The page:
Flip Things Around
And yet the flip side is also true. Life was never meant to be lived for just ourselves, just for our own pleasure. The proof of that is found in the lives of people who consider themselves to be truly happy. Happiness is not the product of consuming pleasure, status, experience, fame or wealth. Happiness is a product of a well-balanced life that has outward purpose and direction, not an inward one.
When we flip things around, and instead of living as a consumption magnet — seeking to consume the most amount of pleasure we can — and we become a spark that ignites potential in other people, we head down a path that brings true, real fun to life. It is a major mental shift. Instead of living for what we can get out of life and others, we can live for how we can bring to life and purpose to others. Jesus knew this, and declared “It is more blessed to give than receive.” It is in giving to others, in serving others, that we find our true purpose in life — the very reason (and there is a reason) that we’re here on earth. We’ve got to flip things around and start living for others if we’re going to discover why we’re here. And that discovery is fun in its truest form.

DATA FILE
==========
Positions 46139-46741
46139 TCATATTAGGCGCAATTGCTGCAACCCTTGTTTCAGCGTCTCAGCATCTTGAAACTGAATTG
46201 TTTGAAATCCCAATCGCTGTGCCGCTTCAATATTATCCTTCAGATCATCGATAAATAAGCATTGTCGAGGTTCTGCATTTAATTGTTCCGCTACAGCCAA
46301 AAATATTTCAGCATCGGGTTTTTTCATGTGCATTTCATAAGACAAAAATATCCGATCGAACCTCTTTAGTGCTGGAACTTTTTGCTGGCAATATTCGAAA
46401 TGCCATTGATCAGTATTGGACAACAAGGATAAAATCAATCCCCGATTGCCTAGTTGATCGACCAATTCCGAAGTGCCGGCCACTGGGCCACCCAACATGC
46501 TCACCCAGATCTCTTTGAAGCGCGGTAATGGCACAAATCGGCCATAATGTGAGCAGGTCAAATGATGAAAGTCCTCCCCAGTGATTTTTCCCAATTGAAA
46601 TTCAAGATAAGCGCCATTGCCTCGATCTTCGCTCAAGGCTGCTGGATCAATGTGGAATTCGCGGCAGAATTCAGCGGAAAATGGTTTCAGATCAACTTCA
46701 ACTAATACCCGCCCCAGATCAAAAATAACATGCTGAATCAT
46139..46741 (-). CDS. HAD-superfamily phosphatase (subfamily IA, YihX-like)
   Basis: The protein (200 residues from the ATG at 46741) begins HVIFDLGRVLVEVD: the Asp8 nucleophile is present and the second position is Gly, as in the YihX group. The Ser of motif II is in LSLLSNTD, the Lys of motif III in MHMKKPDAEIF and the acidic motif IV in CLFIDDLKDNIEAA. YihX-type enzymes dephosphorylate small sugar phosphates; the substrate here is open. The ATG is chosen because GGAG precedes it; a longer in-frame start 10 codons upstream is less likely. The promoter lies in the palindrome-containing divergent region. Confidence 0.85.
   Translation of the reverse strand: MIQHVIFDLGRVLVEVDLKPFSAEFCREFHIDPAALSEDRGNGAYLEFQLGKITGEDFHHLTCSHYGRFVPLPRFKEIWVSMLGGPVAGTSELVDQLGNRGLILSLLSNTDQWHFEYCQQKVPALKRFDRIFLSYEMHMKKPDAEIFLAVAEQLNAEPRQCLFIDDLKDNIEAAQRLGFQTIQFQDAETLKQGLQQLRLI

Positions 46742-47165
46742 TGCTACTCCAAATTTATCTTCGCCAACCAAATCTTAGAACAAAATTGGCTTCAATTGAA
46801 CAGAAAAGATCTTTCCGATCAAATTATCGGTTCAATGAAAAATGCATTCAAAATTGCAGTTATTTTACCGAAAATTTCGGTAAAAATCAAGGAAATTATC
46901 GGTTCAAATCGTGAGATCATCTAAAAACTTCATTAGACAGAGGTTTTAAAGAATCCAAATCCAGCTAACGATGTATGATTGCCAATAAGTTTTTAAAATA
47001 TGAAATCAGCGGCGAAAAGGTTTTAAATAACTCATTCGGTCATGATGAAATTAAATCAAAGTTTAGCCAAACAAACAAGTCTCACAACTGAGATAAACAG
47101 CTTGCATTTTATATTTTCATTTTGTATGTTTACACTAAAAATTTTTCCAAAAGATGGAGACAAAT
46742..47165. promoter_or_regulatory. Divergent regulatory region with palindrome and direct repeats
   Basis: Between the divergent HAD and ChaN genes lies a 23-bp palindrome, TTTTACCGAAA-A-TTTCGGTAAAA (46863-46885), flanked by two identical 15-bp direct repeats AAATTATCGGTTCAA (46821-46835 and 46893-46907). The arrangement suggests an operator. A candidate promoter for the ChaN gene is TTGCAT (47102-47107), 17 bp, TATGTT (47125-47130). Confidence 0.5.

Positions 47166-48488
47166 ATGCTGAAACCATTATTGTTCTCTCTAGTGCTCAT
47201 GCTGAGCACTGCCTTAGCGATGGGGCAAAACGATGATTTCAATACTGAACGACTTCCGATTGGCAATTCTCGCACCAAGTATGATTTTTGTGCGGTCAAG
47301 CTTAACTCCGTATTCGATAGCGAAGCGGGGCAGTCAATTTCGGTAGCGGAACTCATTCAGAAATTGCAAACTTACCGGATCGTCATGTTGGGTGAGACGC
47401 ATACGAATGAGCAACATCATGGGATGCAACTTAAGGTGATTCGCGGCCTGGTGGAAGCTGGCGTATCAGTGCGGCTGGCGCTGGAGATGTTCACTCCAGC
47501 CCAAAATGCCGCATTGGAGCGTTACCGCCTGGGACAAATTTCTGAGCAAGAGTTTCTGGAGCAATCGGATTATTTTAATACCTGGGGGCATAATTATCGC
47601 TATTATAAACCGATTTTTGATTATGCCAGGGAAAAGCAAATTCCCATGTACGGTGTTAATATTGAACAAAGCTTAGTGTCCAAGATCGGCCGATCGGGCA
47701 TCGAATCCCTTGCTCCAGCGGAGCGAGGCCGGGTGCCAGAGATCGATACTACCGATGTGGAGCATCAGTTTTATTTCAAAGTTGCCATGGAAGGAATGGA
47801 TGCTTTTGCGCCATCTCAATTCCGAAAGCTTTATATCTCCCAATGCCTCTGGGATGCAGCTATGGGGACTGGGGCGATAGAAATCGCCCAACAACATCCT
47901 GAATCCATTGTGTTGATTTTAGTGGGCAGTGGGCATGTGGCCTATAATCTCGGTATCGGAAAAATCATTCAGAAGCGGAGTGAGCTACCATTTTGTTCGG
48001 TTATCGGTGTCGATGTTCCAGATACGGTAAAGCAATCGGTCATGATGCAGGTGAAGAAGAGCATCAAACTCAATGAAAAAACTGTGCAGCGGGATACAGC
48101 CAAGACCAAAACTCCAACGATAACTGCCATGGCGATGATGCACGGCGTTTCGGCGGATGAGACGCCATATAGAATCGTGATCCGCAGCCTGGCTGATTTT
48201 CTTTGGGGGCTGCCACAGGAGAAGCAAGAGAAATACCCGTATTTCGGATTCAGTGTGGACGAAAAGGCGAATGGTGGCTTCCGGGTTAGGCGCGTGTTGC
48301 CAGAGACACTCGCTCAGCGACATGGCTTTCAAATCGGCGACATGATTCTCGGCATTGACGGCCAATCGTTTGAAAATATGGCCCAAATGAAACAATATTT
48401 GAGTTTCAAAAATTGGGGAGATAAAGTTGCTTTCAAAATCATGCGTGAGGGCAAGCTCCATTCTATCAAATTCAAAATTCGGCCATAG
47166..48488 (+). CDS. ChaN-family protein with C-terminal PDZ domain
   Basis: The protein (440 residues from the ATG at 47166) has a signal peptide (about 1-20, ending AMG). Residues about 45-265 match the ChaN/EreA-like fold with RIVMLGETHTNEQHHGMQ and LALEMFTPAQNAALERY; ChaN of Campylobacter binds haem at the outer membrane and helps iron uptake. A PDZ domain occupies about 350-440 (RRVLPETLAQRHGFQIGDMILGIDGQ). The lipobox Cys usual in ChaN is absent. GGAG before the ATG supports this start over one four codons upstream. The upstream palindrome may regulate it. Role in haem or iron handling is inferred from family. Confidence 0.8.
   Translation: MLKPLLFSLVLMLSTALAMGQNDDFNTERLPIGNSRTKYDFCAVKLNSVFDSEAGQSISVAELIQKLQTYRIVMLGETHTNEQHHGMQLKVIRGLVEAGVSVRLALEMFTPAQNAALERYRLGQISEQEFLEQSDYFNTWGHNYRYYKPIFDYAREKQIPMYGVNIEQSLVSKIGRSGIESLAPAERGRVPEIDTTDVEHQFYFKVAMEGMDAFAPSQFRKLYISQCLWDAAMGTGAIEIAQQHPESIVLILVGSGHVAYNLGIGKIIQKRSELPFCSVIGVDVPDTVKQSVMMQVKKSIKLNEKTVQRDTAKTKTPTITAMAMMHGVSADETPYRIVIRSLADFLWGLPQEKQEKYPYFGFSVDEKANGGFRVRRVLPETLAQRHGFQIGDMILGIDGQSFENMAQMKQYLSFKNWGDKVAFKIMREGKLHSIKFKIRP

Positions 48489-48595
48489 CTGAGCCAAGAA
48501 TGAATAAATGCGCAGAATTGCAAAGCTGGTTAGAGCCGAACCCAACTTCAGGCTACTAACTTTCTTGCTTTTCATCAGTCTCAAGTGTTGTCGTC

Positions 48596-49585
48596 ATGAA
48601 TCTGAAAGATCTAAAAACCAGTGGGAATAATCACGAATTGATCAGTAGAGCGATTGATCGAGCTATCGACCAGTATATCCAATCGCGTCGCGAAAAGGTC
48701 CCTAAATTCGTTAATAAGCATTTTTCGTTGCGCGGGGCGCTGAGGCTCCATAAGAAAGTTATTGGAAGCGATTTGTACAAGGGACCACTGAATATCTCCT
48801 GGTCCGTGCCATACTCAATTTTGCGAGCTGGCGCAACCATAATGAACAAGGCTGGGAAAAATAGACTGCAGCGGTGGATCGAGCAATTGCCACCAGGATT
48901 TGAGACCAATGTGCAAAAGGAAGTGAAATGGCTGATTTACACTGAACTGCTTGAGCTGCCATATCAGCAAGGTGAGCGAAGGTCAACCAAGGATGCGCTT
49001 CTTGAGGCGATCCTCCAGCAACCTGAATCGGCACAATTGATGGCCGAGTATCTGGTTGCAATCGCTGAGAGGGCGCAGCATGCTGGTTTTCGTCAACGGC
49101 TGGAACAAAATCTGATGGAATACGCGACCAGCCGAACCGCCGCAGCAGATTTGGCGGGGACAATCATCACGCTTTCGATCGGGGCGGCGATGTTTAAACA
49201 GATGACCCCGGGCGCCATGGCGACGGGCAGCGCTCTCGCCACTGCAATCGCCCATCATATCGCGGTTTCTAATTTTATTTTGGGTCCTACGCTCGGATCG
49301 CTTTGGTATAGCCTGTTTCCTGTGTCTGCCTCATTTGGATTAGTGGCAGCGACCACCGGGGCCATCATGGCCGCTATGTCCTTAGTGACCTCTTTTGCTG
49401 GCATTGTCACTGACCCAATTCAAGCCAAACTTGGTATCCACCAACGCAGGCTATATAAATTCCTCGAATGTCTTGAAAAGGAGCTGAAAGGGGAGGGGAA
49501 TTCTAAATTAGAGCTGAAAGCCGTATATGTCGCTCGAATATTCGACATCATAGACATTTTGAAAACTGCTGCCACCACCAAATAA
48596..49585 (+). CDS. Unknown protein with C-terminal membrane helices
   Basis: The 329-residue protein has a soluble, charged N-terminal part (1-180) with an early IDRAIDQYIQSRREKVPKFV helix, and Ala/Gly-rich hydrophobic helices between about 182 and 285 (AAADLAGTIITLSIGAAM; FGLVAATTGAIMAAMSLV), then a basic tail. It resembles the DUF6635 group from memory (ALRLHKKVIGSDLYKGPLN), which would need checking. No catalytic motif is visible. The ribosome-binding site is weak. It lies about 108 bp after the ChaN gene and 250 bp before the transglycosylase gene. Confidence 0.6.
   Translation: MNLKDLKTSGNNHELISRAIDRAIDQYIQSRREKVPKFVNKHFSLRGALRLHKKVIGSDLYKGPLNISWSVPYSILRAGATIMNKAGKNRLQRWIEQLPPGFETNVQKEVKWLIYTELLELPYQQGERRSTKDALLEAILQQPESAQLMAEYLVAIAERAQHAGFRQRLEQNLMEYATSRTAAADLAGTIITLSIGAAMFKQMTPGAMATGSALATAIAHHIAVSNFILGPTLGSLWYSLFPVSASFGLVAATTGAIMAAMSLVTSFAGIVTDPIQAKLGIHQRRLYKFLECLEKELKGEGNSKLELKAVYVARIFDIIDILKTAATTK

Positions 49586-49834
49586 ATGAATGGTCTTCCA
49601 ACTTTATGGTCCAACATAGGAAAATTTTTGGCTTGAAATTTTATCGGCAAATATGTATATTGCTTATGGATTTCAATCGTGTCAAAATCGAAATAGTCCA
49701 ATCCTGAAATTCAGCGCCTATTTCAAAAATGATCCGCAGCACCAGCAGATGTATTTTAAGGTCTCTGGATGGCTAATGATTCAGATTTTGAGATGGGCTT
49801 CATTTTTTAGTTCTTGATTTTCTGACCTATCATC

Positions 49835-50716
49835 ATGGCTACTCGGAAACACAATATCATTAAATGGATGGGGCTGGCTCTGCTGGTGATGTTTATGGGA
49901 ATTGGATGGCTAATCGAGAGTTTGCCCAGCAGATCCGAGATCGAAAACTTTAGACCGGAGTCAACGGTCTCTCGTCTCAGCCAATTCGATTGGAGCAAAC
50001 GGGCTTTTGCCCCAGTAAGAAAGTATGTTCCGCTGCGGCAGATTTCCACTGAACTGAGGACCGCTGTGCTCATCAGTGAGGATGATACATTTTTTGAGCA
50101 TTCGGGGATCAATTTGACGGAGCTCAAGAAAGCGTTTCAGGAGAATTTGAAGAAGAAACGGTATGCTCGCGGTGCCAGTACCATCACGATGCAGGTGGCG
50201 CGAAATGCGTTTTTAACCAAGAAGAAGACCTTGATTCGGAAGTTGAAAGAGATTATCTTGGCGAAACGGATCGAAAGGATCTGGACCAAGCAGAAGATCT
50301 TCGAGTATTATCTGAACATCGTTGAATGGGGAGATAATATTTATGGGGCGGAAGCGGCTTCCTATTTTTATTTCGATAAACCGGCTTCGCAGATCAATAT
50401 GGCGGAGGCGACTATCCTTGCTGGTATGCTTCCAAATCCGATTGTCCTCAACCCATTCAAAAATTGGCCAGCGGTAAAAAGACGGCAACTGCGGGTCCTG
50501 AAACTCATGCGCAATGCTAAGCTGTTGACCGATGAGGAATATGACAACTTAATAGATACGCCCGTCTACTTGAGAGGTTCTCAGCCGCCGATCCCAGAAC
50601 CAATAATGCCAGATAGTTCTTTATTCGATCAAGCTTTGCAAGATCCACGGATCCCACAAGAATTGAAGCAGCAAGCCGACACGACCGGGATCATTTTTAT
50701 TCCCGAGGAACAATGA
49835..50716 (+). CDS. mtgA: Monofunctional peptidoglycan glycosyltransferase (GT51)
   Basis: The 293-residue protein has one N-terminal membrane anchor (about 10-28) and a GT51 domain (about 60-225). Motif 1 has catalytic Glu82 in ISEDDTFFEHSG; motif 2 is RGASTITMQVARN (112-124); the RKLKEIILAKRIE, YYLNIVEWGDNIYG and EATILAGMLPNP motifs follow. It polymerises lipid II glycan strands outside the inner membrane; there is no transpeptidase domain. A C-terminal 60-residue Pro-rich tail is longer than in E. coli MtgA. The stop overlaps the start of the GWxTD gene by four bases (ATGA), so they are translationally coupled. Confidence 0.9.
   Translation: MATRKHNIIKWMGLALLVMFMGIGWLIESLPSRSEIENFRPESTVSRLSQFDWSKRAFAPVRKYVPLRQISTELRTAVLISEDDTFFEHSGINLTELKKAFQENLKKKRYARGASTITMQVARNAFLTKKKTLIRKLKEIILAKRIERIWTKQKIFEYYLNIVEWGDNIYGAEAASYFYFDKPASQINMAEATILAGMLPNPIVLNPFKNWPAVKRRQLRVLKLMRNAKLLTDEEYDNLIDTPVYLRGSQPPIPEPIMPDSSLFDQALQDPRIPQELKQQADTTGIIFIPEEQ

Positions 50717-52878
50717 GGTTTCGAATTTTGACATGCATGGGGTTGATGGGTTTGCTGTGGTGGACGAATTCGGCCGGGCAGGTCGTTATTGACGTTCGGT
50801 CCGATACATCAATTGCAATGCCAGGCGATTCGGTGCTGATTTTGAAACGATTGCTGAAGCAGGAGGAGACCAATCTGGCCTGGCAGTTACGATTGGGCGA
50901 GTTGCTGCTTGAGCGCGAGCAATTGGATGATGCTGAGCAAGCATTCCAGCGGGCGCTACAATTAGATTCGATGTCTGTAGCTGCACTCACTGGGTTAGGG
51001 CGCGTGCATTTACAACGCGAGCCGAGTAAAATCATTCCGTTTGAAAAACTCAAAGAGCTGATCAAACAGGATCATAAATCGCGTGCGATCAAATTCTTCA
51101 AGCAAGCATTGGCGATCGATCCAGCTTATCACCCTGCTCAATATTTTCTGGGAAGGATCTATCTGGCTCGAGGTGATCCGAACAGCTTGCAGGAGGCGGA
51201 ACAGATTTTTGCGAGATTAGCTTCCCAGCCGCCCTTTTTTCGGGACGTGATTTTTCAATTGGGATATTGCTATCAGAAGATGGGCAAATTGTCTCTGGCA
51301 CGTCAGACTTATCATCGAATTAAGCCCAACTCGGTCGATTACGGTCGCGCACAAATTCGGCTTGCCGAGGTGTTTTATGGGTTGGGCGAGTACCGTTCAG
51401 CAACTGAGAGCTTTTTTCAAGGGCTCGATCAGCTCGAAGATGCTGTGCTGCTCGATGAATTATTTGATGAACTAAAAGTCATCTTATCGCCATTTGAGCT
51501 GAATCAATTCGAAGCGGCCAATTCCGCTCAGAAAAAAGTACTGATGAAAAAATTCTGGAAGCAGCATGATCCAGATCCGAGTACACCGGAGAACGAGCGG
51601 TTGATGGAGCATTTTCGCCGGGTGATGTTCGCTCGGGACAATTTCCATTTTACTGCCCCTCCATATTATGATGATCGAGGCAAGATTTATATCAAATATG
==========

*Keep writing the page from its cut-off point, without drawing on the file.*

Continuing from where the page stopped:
We all see them: images of our friends, acquaintances and celebrities enjoying new places, experiences and sharing it with the world via social media, YouTube and every other kind of media we have today. More and more society has bought into a notion that true happiness comes as a result of whoever has the most experiences, the craziest adventures, the best vacations and so forth. But that’s only half of the story — because if those images don’t gather the likes, the views and the subscriptions, well it didn’t really count then. So we compare ourselves to an endless stream of experiences and feel worse and worse about ourselves. Ironically, the secret to a truly meaningful and joyful life is not found in those rare moments that take our breath away. It’s found in the kind of everyday life we are able to build.
Don’t underestimate the potential of your normal, everyday life to be something that brings you joy, purpose, perspective and destiny. It’s far too easy to lose perspective of just how much value each and every normal day holds. What becomes normal for us will become what we are known for. The power of each day is that it’s another day to focus on things that matter and to strengthen that which is of value. But there is a real everyday battle for our time and attention. If we are not careful, we become consumers of everything that is of little value, and sabotaging our true potential.
Focusing on What Matters